It is worth mentioning the tradition of ladies' Tuesdays. I do not know very well the reason but on Tuesday mornings in some clubs, the tee times are reserved exclusively (or almost) for ladies. I met with it in Eindhoven and when not knowing the concept did not understand anything but looked really good.

Dutch golf: old clubs or modern courses

In the Netherlands you will find old clubs (19th century) of the most traditional like Koninklijke Haagsche G&CC  (the only Royal in all the Netherlands), Utrechtse Golfclub 'De Pan', others from the early 20th century like Hilversumsche Golf Club which is the club that has hosted more times the Dutch Open throughout history and has great names among the winners there or Noordwijkse Golfclub also host professional tournaments.

But you will also find modern courses like The International and above all Bernardus. I am going to emphasize this last one very much since it is one of the places that has surprised me most pleasantly on the trip.
Magnificent Bernardus. (Photo: Leadingcourses.com)
I have to admit that before traveling, I only knew that Bernardus was going to host the KLM Open the coming years. When I began to investigate a little I discovered that they do not have a green fee as such, they have what they call a day membership. With a cost of €175  you are a member for all purposes of use of services and facilities for one day. You can play all you want, in my case I played two rounds (36 holes) in the day. 

You have the most spectacular short game area I have ever seen next to the best practice course I have ever been to in the Netherlands. As you finish in the locker room (where you have your locker) you will find a sauna, a steam bath and a relaxing room with a coffee machine and armchairs. In summer you also have a swimming pool. Between the laps (in my case) or at the end of the modern clubhouse you will also find a premium restaurant.

And it is necessary to mention the most exquisite attention on the part of all the staff that I found in all the trip.
And perhaps most importantly... the course itself. I personally loved the course, very much in the style of large modern courses like Cabot or Bandon, wide and undulating fairways with practically no rough but with large sandy areas like waste and several water hazards. Flat course easy to walk and very very pleasant to play.

Here you can read my review (just hit translate if you don't speak Spanish 😉).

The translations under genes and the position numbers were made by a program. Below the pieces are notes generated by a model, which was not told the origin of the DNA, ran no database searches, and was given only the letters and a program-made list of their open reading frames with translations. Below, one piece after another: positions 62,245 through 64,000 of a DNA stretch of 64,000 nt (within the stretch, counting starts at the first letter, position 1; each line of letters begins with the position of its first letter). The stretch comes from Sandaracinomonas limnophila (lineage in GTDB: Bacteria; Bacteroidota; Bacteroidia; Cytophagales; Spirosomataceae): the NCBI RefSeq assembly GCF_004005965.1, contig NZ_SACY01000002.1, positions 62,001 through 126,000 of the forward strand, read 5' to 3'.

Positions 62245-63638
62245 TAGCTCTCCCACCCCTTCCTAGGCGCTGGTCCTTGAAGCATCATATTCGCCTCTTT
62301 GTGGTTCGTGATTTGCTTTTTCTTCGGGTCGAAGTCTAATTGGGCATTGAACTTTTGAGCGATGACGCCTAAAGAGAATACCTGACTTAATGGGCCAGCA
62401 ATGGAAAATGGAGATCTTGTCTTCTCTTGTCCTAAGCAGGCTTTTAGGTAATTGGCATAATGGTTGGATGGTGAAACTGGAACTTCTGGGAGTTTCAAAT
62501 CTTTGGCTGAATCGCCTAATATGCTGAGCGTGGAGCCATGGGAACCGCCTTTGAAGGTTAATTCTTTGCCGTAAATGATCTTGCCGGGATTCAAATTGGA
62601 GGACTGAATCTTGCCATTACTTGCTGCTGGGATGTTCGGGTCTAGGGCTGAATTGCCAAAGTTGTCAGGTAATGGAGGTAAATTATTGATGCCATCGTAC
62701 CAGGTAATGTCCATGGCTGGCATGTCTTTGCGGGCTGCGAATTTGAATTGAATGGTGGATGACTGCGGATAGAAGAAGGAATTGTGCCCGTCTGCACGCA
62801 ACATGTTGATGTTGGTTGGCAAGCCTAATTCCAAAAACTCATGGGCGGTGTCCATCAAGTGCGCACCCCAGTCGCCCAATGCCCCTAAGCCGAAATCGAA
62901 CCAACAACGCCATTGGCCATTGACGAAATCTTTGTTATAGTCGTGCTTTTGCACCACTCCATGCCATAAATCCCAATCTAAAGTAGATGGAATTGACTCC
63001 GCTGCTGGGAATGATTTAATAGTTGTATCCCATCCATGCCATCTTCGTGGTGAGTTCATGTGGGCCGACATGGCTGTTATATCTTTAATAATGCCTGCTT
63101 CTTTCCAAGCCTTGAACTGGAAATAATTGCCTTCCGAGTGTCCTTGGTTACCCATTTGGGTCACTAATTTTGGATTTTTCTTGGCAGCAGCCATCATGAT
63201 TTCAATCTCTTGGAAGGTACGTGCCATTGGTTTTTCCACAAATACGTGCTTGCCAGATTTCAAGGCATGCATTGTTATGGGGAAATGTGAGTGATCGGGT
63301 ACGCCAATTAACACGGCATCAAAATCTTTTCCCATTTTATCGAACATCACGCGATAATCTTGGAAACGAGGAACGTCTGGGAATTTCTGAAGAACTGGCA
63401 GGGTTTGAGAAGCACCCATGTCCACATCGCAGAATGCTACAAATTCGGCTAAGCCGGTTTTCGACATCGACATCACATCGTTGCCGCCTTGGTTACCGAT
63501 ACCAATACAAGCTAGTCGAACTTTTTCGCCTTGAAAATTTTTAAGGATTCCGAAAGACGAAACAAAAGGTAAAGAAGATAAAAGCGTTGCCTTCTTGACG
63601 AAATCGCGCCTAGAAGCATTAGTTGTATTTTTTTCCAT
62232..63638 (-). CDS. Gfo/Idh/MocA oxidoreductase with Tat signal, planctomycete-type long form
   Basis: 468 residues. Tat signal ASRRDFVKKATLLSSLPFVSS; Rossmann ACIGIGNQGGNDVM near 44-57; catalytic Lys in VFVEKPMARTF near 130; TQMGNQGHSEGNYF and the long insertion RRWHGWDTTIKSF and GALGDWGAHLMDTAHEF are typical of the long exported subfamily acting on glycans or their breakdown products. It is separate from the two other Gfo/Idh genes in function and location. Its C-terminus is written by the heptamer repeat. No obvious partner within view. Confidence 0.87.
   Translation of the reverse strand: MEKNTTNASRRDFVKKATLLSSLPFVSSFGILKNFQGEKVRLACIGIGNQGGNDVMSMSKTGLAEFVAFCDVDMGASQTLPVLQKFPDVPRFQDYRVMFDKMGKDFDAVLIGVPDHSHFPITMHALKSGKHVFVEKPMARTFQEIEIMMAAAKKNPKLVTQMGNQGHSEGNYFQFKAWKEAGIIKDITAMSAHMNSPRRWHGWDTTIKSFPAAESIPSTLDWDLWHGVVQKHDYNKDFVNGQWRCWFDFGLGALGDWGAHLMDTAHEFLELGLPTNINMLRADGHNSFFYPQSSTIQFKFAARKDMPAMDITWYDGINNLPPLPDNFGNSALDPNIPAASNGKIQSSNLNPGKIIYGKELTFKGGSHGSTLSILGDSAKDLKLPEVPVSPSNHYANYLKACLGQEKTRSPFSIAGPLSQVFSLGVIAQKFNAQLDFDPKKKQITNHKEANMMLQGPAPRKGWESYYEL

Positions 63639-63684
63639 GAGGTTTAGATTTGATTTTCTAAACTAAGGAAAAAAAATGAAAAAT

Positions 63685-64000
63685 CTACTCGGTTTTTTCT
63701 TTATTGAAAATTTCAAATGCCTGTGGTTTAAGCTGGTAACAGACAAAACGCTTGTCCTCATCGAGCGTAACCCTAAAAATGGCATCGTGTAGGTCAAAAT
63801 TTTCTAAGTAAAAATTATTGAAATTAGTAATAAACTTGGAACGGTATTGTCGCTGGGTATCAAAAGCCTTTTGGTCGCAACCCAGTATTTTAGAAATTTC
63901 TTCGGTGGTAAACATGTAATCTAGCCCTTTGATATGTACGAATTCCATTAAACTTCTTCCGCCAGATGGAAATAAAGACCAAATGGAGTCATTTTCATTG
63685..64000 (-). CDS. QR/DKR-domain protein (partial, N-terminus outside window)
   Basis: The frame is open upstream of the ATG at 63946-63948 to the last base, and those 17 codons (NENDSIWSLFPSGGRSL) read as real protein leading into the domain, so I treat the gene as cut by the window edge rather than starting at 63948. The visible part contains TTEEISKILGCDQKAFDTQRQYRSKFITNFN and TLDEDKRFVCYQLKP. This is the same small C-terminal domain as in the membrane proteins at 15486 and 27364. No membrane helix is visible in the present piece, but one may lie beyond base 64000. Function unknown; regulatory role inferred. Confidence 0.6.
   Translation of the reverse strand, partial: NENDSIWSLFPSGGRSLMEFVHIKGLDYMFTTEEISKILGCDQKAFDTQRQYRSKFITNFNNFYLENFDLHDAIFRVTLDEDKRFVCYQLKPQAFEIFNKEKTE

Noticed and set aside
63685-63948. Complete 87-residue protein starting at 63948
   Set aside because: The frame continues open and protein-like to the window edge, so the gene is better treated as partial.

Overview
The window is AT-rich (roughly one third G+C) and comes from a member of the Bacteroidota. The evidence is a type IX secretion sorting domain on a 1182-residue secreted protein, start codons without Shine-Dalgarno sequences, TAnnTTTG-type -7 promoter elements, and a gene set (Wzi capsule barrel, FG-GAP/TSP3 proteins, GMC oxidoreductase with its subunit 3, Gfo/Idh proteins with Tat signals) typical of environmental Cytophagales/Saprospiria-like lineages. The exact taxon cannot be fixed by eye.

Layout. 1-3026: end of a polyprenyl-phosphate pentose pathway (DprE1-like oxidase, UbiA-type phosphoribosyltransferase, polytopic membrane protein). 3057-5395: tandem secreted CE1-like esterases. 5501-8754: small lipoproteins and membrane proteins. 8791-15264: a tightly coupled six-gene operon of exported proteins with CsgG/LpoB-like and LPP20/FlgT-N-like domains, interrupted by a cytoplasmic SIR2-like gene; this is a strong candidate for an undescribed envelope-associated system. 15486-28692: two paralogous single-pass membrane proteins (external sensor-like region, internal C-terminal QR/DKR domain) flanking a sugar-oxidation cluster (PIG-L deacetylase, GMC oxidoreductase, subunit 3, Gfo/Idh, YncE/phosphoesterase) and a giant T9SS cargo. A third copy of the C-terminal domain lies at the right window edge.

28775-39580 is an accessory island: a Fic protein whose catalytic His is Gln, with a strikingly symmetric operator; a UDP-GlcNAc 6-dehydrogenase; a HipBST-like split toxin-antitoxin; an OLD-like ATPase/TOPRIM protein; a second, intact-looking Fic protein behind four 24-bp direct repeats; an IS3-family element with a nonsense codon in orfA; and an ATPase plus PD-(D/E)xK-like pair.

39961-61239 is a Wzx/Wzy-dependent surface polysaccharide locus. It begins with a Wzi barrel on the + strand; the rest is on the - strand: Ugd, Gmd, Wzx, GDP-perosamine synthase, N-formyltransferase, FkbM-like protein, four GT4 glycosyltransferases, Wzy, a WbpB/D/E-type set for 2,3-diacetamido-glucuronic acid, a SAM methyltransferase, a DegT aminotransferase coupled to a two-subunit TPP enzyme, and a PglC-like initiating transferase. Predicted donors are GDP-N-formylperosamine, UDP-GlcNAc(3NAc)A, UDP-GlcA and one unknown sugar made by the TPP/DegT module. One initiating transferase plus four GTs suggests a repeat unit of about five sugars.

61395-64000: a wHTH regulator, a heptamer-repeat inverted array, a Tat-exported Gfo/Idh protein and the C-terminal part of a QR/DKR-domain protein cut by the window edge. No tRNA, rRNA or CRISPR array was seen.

Short par-4's

On this trip to the Netherlands I have rediscovered the pleasure of short par 4's (some of them under 300 meters) on almost all courses but especially on Harry Colt's designs there are one or several absolutely delicious short par 4's, in my opinion often the best holes on the course.

I will highlight some of the essential ones of which you will find more detailed explanations in my profile and reviews:
The 10th hole of Utrechtse Golfclub 'De Pan', stands out above all others, a real wonder in my opinion together with the 17th and 6th and 7th holes.
The 17th hole at De Pan, a terrific short par-4. (Photo: Guillem Mataro)
Other wonders are found at Koninklijke Haagsche G&CC  especially Hole 14, but without forgetting Holes 7-15-16

At Hilversumsche Golf Club you will find the beautiful Holes 2 and 12.

In Eindhovensche Golfclub the 2nd hole is very impresive in my humble opinion.

I declare myself a super fan of this type of holes where you have to decide the strategy to evaluate the risk/reward and not just to hit a bomb with the driver.
The 2nd hole at the Eindhovensche. (Photo: Guillem Mataro)

Visit The Netherlands!

So after all that I've told you, why not consider the Netherlands a premium golf vacation destination?You have True Links like in Scotland or Ireland, you have Heathland courses like in Surrey, beautiful Parklands.
You have big cities with huge and renowned museums, small charming villages, windmills... many beautiful windmills.

Although the local gastronomy would not be the most spectacular of the country, they do have some rich and typical things like the bitterballen (a kind of round croquettes) that you eat with mustard, the Stamppot (mashed potatoes with different vegetables and flavored with thyme or laurel) and the Stroopwafels (caramel waffles).
And all this you can find within an hour's drive.

Do not hesitate and prepare your golf trip to the Netherlands.
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Guillem Mataró

Guillem Mataró

Pharmacist that loves golf. Passionate about playing as many different courses as possible (especially links) and traveling worldwide with my clubs. Leadingcourses.com ambassador for